• Staff and benefit costs, which tend to vary greatly by geographic region and are usually higher in metropolitan areas. Shortages of nurses and other medical staff may increase hospital costs and impact hospital charges.
  • The number of services and procedures available at a given hospital. Some hospitals offer a full range of services, including highly specialized care. Other hospitals may stabilize patients and then transfer them to another facility for specialized care.
  • Community service and social mission, which often vary by community and can include burn centers, trauma care, obstetrics, high risk nurseries, poison control centers, medical education, services for low-income individuals, organ transplants and others.
  • Emergency department use. ERs provide lifesaving care in emergency situations, but they are one of the most expensive departments to staff and operate in a hospital. ERs are open 24 hours a day, seven days a week, 365 days a year and treat all patients regardless of their ability to pay. Some patients seek treatment at the ER when they lack insurance or are unable to locate a provider who accepts their insurance. Hospitals have charity care policies that provide assistance to patients in need.
Why do charges vary between hospitals for the same procedure or service?

Healthcare pricing is complicated for all providers, including hospitals, physicians, therapists and more. There are a number of factors that can impact hospital pricing, including:

  • The severity of illnesses, injuries and conditions being treated. Some hospitals, such as teaching and children’s hospitals, treat a higher proportion of very sick patients compared to other hospitals.
  • The payer mix, which refers to how patients’ healthcare is paid for. Hospitals with a higher percentage of patients using government programs like Medicare and Medicaid are paid at rates less than the actual cost of providing care. As a result, these hospitals often have to recover a greater percentage of their operations costs from privately insured and self-pay patients.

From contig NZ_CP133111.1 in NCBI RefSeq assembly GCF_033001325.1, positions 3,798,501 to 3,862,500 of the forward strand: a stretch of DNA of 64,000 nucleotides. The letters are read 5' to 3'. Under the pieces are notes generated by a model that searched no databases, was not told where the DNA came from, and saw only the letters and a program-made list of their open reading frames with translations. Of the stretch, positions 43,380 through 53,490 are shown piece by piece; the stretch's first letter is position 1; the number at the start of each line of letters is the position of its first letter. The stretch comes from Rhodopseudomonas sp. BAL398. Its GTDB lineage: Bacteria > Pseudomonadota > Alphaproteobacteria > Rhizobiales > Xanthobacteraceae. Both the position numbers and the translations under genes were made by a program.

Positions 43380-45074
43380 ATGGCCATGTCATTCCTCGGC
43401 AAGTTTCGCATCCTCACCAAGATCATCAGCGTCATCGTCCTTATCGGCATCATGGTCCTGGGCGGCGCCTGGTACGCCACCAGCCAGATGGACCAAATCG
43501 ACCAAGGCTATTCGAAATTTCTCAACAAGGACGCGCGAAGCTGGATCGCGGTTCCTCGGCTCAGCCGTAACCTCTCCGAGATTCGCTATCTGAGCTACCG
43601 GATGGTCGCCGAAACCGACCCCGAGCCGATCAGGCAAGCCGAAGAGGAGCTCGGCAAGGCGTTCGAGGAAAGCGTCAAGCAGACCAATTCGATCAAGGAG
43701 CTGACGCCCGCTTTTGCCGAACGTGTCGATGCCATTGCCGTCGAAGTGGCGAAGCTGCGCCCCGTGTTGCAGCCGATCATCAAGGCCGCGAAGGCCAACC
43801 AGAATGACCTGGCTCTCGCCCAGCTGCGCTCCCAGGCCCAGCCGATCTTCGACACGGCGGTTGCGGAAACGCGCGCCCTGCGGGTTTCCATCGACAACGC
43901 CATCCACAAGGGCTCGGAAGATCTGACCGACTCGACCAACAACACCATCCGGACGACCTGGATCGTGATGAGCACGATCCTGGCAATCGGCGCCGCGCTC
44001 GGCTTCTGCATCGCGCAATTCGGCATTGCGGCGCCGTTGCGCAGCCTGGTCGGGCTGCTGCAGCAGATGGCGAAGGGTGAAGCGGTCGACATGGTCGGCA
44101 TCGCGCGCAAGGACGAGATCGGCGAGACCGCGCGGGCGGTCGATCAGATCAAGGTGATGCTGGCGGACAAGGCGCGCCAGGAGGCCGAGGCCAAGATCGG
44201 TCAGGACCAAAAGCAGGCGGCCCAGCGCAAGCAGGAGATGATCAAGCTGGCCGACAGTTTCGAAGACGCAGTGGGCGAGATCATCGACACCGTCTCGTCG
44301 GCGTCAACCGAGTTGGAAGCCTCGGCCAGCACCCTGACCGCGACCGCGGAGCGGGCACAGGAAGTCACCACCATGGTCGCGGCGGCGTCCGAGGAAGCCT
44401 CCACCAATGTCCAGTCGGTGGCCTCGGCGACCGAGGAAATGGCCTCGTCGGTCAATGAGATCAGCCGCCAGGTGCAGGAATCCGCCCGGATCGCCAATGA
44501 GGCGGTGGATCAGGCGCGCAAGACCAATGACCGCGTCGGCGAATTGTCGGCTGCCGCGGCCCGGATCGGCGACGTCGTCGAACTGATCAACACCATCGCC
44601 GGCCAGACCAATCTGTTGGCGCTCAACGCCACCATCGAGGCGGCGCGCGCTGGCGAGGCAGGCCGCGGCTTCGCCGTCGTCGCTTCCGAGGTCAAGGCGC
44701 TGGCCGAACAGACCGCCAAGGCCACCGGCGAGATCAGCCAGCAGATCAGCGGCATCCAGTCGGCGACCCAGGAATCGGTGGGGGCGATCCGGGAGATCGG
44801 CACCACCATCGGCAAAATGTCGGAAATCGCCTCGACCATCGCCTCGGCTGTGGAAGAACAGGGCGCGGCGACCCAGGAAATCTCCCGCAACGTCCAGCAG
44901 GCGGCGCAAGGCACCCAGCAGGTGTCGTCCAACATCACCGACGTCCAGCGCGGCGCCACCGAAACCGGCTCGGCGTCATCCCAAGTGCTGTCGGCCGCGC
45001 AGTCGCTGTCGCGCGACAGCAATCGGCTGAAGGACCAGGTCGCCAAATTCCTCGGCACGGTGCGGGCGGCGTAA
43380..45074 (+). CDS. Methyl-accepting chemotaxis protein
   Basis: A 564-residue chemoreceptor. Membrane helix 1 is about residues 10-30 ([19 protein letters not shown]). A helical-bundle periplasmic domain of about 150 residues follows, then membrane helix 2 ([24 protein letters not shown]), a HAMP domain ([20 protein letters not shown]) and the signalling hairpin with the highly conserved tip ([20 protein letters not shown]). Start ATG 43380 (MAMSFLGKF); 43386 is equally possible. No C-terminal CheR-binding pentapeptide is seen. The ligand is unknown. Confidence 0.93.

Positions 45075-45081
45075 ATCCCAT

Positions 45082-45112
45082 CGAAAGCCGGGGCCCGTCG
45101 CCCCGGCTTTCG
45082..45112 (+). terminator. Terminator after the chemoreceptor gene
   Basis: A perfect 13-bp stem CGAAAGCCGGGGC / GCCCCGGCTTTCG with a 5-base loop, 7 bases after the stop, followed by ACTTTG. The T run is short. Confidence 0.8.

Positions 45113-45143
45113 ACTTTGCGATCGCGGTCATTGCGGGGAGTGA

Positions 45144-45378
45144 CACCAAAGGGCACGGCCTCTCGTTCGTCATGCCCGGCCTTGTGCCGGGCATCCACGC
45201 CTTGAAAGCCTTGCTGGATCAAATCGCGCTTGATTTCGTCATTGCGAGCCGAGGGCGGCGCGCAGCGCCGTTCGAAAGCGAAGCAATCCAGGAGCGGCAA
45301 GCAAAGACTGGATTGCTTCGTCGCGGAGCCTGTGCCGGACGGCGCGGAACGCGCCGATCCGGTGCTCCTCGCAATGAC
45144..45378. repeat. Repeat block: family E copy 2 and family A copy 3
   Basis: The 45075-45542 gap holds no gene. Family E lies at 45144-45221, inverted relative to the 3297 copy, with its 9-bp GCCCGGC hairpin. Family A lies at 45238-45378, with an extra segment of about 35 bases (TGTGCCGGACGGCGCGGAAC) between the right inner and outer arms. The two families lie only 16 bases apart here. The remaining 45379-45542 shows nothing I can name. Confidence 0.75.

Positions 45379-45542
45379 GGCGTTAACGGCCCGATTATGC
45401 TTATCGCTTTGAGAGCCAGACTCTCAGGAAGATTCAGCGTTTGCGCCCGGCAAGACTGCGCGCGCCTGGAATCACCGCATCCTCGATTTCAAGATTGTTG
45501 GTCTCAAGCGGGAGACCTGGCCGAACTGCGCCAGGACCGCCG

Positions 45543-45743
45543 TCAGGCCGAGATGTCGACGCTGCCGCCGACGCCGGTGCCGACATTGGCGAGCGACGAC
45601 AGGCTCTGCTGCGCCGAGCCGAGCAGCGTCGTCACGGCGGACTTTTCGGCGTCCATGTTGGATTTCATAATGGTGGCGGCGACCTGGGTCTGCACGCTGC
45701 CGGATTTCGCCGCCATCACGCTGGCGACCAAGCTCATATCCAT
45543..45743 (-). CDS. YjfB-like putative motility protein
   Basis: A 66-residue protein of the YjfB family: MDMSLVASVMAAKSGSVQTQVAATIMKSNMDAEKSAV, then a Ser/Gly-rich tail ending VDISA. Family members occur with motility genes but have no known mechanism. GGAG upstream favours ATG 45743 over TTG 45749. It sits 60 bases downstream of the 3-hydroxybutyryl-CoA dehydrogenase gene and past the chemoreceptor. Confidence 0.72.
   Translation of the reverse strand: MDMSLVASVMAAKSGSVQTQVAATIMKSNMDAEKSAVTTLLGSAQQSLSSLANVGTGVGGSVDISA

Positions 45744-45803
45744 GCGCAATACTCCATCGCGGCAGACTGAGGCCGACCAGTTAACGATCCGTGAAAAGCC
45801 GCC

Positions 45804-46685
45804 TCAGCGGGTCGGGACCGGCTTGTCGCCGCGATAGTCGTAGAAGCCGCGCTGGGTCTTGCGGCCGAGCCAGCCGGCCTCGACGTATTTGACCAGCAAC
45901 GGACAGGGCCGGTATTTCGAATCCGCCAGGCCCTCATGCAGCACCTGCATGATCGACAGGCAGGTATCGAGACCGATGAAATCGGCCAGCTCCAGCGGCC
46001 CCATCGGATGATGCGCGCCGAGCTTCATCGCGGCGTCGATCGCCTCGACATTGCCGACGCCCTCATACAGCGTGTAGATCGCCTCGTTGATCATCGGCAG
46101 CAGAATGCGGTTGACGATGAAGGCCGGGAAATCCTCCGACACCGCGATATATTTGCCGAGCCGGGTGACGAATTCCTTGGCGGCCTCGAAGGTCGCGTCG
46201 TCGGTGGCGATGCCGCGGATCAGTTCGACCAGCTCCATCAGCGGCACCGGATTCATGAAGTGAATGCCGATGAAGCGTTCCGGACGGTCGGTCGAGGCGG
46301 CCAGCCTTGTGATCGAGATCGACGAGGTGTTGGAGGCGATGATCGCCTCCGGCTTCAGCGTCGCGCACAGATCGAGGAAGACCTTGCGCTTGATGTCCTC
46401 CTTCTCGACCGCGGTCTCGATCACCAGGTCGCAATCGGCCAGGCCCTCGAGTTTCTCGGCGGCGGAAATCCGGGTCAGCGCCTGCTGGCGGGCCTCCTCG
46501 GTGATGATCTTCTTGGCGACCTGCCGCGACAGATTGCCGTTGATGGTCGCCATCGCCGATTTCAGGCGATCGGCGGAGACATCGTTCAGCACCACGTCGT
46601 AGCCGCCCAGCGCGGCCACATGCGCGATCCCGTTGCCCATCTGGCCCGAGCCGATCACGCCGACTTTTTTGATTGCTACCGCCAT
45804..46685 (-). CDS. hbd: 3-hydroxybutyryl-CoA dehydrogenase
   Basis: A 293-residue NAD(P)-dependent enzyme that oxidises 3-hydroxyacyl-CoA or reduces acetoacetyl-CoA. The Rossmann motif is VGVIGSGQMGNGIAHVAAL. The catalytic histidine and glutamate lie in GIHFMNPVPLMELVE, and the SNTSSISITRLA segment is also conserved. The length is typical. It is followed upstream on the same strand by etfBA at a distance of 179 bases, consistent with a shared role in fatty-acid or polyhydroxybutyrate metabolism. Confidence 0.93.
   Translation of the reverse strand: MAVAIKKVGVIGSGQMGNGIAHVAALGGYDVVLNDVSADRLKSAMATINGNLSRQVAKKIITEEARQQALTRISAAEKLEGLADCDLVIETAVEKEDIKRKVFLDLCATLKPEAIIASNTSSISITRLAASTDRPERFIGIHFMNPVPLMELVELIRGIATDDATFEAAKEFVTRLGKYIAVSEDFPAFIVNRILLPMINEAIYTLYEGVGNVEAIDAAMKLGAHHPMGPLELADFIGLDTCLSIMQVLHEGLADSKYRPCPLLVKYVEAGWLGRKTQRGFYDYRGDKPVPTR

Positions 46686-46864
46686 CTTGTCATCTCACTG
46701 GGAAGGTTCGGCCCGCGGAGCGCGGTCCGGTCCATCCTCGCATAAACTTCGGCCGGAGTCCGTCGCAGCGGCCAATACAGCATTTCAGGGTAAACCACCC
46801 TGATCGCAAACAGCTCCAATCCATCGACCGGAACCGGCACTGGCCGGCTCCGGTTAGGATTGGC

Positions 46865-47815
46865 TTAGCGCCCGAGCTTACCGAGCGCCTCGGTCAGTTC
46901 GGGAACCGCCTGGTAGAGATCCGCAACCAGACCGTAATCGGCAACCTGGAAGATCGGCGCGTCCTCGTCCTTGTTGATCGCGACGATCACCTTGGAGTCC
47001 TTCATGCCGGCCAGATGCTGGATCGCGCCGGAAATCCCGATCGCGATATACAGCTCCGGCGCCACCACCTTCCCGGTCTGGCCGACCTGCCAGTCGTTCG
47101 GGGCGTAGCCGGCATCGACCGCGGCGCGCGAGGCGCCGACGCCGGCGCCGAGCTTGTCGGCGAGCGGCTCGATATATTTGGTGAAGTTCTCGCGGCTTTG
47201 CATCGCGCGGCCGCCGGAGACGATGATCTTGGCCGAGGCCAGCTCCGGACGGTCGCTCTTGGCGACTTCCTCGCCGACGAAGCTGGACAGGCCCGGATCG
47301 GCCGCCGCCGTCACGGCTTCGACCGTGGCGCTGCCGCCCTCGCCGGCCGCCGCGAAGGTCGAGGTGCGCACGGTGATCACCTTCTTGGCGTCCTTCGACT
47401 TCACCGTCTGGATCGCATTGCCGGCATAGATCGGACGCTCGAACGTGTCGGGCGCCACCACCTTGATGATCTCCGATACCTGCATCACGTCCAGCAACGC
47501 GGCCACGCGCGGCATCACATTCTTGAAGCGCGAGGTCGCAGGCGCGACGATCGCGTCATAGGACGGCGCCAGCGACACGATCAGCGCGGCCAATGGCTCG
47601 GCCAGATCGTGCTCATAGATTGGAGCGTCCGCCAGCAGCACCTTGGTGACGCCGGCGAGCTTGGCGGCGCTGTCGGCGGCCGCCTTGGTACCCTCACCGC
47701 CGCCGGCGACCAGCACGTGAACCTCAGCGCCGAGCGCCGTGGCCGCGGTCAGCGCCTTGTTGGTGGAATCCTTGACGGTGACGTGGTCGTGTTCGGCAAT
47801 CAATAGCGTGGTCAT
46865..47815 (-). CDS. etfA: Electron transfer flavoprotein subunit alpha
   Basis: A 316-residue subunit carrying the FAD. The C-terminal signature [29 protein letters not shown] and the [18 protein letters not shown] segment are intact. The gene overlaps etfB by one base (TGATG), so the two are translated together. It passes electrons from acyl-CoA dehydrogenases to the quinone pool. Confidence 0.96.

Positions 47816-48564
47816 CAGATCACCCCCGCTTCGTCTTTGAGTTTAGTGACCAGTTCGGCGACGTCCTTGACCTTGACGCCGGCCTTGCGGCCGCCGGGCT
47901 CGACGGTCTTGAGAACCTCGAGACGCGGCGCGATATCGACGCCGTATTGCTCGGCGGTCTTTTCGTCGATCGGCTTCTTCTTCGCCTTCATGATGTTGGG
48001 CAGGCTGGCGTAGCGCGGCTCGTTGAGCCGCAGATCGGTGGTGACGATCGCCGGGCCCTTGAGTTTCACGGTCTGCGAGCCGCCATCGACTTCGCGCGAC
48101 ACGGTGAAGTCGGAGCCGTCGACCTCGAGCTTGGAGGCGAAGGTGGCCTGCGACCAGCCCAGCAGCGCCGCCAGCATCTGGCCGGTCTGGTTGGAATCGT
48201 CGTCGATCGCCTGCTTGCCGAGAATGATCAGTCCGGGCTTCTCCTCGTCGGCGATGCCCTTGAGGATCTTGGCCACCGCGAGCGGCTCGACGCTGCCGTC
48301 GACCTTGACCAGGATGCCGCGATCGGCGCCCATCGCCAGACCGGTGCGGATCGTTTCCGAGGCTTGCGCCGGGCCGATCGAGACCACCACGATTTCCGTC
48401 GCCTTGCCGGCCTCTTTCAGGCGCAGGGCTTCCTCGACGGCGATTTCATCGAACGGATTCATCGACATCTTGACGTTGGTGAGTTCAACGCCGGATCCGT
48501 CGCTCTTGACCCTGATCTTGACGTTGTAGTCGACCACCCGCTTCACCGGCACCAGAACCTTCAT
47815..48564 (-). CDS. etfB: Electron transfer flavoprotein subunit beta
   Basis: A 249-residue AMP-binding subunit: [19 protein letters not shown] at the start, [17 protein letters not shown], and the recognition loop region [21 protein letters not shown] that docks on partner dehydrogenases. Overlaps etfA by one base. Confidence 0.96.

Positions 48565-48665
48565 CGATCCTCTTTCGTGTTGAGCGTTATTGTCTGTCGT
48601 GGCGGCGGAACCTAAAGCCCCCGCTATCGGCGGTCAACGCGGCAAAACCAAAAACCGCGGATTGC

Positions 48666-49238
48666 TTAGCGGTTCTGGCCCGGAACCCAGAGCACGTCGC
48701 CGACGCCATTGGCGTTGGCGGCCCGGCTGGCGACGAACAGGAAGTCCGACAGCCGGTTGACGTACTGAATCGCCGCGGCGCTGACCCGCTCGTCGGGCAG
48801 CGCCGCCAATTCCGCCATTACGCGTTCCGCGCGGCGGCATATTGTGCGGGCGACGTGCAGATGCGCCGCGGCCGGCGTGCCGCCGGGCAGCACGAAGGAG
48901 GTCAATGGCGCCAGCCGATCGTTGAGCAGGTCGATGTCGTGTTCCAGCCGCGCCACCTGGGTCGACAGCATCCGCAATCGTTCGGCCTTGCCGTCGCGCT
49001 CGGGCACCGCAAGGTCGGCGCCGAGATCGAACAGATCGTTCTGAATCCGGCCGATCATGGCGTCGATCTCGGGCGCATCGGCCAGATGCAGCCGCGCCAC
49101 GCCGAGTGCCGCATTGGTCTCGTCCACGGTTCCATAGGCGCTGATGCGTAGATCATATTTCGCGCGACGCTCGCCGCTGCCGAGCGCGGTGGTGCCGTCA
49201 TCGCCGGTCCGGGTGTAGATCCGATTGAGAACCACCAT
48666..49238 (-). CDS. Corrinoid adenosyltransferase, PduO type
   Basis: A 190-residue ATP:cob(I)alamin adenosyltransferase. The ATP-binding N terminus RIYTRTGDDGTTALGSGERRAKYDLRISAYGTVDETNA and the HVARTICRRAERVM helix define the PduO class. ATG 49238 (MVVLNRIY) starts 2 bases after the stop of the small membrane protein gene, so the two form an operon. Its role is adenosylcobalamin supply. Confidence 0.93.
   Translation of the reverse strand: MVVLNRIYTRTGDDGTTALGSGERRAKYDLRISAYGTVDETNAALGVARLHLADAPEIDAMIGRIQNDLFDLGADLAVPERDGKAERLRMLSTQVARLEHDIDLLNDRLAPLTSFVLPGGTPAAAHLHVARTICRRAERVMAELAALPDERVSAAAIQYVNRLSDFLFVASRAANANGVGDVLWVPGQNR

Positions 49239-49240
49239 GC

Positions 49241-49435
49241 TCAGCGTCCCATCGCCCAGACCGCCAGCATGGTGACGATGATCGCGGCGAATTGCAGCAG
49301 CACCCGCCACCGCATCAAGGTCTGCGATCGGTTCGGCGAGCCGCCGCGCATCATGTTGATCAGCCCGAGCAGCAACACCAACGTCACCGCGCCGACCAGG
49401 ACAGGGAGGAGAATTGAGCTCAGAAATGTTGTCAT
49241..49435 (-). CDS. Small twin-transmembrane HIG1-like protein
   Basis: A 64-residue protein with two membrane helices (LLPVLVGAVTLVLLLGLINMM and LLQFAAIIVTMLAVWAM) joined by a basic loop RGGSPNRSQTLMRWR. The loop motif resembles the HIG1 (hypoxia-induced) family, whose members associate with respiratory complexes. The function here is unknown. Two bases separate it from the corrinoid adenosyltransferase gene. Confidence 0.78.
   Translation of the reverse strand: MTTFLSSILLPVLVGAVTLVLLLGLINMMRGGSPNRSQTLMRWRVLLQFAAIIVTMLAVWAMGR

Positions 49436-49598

• The level of technology in use. Hospitals with new technology may have higher charges than those with older equipment; however, new equipment often improves patient outcomes. It can also lead to outpatient versus inpatient care and shorter hospital stays, which allows patients to return home, recover and assume daily activities sooner.
  • Staff and benefit costs, which tend to vary greatly by geographic region and are usually higher in metropolitan areas. Shortages of nurses and other medical staff may increase hospital costs and impact hospital charges.
  • The number of services and procedures available at a given hospital. Some hospitals offer a full range of services, including highly specialized care. Other hospitals may stabilize patients and then transfer them to another facility for specialized care.